Bitcoin turned lower again on Thursday, after having tried to overcome the falls it has left this week and that have approached it to $ 31,000. Digital asset hit a three-week low below $31,500 following testimony from Federal Reserve (Fed) Chairman Jerome Powell in which he pointed to the possibility of the central bank deploying a digital dollar.
The noise that this week has been generated around the digital currencies of central banks (CBDC for its acronym in English), with news from two of the largest monetary supervisors in the world, has weighed on cryptoassets, experts say. On Wednesday, the European Central Bank (ECB) announced that it will continue with the work of a future digital euro, in a new investigation phase of at least 24 months. In this period, a digital currency model will be designed for the eurozone that could see the light of day by the middle of this decade, according to the same central bank.
Powell, for his part, said Thursday that he was undecided about whether the benefits of the central bank’s digital currencies outweigh the costs. “The most direct way” would be to regulate stablecoins, commented, as reported by ‘CoinDesk’. “Our obligation is to explore both technology and policy issues over the next two years, so that we are in a position to make an informed recommendation.”
The remarks came a day after Powell testified before the US House of Representatives that “you wouldn’t need stablecoins, you wouldn’t need cryptocurrencies”, if there were a digital dollar.
The news that central banks around the world are exploring ideas for digital currencies, have opened the eyes of investors who realize that there is a lot of competition in cryptospace. That could dilute the valuation of some of the digital assets currently in use,” says Brian Vendig, president of MJP Wealth Advisors. “There’s a lot of things out there that investors are weighing and digital assets might be losing their luster a bit because they are volatile,” he adds.
Other experts, picked up by ‘Bloomberg’, think, instead, that the prospect of CBDCs could put pressure on the original cryptocurrency. “The move away from cryptocurrency wallets comes as speculation mounts about the impact of central banks around the world on the launch of rival digital currencies” says Susannah Streeter, senior investment and markets analyst at Hargreaves Lansdown.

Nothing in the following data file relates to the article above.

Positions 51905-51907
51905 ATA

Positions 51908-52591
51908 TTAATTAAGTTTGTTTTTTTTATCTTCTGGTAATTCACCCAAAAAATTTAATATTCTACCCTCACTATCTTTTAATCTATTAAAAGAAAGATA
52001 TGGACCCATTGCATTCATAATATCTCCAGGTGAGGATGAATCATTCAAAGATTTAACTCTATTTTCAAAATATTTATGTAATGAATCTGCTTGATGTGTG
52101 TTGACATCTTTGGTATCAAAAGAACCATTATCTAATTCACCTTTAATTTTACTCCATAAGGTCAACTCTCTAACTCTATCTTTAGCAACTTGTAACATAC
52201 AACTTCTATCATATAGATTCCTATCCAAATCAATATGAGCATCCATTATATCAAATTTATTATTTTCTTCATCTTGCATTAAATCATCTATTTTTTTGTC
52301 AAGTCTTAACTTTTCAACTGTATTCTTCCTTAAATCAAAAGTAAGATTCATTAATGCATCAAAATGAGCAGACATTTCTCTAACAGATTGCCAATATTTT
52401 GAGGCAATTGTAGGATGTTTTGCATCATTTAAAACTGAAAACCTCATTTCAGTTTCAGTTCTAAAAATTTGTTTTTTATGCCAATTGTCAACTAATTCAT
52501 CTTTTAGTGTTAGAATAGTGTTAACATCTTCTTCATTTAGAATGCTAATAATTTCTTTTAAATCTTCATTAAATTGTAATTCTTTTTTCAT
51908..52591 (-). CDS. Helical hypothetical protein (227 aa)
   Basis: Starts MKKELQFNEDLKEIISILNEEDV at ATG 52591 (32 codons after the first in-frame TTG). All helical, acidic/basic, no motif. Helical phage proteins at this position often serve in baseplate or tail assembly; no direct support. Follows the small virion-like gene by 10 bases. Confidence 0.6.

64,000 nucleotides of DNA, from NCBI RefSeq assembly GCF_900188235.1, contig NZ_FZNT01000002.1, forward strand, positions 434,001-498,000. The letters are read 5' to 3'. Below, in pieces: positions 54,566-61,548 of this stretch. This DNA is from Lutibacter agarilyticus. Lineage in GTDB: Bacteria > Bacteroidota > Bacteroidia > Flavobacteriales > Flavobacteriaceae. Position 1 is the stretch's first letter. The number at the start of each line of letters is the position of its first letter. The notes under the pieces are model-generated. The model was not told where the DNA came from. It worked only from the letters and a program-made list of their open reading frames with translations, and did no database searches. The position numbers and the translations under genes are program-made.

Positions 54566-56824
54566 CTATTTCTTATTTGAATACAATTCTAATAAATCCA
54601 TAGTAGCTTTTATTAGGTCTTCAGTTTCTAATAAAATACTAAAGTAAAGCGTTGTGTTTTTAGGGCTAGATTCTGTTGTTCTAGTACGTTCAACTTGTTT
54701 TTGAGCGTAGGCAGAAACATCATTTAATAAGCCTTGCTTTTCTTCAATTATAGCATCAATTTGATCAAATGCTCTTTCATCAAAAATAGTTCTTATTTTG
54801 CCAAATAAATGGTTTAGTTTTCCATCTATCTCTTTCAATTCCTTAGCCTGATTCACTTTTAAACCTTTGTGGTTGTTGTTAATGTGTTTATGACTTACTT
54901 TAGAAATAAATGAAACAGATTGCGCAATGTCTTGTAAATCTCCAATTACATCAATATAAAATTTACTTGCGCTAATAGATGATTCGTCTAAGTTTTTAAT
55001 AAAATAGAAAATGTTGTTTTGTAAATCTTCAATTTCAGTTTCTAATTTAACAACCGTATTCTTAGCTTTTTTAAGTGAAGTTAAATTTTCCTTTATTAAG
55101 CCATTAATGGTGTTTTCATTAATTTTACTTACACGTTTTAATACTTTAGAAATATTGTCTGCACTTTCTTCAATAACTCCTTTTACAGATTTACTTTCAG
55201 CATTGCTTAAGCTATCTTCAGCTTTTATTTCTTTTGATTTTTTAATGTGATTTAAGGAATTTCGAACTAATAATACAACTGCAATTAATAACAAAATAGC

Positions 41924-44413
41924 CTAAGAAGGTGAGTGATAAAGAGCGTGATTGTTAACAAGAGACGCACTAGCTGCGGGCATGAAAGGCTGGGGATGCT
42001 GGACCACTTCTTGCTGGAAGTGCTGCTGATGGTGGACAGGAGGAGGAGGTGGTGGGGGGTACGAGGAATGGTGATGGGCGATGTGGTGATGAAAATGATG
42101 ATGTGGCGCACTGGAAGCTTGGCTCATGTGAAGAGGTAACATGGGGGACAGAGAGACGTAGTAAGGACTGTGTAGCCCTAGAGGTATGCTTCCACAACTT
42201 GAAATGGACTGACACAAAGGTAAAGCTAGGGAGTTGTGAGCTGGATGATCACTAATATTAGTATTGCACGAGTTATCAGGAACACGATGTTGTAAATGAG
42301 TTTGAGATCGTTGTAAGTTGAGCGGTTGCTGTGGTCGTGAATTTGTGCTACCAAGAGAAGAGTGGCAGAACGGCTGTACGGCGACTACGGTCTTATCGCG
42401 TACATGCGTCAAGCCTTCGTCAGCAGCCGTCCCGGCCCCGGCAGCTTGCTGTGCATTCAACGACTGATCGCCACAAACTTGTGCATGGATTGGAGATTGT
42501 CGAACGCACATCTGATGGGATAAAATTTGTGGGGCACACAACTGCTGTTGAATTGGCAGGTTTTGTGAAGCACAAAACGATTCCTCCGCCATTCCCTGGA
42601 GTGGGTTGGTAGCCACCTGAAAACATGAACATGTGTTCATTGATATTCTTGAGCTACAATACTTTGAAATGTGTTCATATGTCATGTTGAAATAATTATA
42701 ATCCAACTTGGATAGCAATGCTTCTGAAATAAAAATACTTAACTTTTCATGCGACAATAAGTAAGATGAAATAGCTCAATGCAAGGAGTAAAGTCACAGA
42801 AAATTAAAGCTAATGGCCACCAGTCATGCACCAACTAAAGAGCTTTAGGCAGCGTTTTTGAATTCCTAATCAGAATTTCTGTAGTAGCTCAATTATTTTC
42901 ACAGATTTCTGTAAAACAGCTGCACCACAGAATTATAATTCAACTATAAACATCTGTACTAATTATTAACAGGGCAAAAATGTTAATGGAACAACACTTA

A FOR THE 30,000?
In any case, bitcoin is going through a bad time lately. It has been following its 20-day moving average, although it is already trading below it despite having struggled to jump above this line on a sustained basis. The coin could soon approach what many consider a critical support level: $30,000. A break below that level could indicate that the currency continues its decline towards $25,000, a price level it has not tested since late December.
“Bitcoin seems fragile”, assumes Lennard Neo, head of research at Stack Funds. “Unless we see a clear break towards the positive region, it’s hard to point out that speculative allaers are back.” As for the rest of the market, ethereum is also unable to win back the $2,000 and red dyes the ‘altcoins’. Total capitalization barely detachs from $1.3 trillion.
Meanwhile, the staunchest enthusiasts who have been arguing that bitcoin and some other cryptocurrencies are a hedge against rising prices the consumer and the excessive printing of money by world central banks are seeing that argument put to the test by the remarkable uptick in inflation in the US. “The reality is that, as there has been no widespread productive use of blockchain technology in our society, investors have retreated a bit and recognize that it is a more speculative investment,” vendig concludes.